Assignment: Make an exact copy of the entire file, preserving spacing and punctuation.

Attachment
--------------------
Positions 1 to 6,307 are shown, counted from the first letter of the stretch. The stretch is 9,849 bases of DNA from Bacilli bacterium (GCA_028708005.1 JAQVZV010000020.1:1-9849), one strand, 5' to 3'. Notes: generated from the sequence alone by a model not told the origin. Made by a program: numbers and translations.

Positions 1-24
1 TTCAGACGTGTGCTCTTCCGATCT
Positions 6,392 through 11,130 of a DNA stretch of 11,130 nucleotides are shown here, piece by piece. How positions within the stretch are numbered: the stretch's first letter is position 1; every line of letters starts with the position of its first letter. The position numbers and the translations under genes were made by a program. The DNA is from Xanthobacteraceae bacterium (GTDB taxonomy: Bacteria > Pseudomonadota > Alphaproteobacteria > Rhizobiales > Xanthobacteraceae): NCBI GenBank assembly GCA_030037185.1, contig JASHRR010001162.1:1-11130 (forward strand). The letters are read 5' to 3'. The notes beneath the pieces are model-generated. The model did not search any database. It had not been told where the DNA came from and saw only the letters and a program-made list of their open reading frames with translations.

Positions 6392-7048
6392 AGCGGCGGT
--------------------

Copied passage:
Positions 1 to 6,307 are shown, counted from the first letter of the stretch. The stretch is 9,849 bases of DNA from Bacilli bacterium (GCA_028708005.1 JAQVZV010000020.1:1-9849), one strand, 5' to 3'. Notes: generated from the sequence alone by a model not told the origin. Made by a program: numbers and translations.

Positions 1-24
1 TTCAGACGTGTGCTCTTCCGATCT
Positions 6,392 through 11,130 of a DNA stretch of 11,130 nucleotides are shown here, piece by piece. How positions within the stretch are numbered: the stretch's first letter is position 1; every line of letters starts with the position of its first letter. The position numbers and the translations under genes were made by a program. The DNA is from Xanthobacteraceae bacterium (GTDB taxonomy: Bacteria > Pseudomonadota > Alphaproteobacteria > Rhizobiales > Xanthobacteraceae): NCBI GenBank assembly GCA_030037185.1, contig JASHRR010001162.1:1-11130 (forward strand). The letters are read 5' to 3'. The notes beneath the pieces are model-generated. The model did not search any database. It had not been told where the DNA came from and saw only the letters and a program-made list of their open reading frames with translations.

Positions 6392-7048
6392 AGCGGCGGT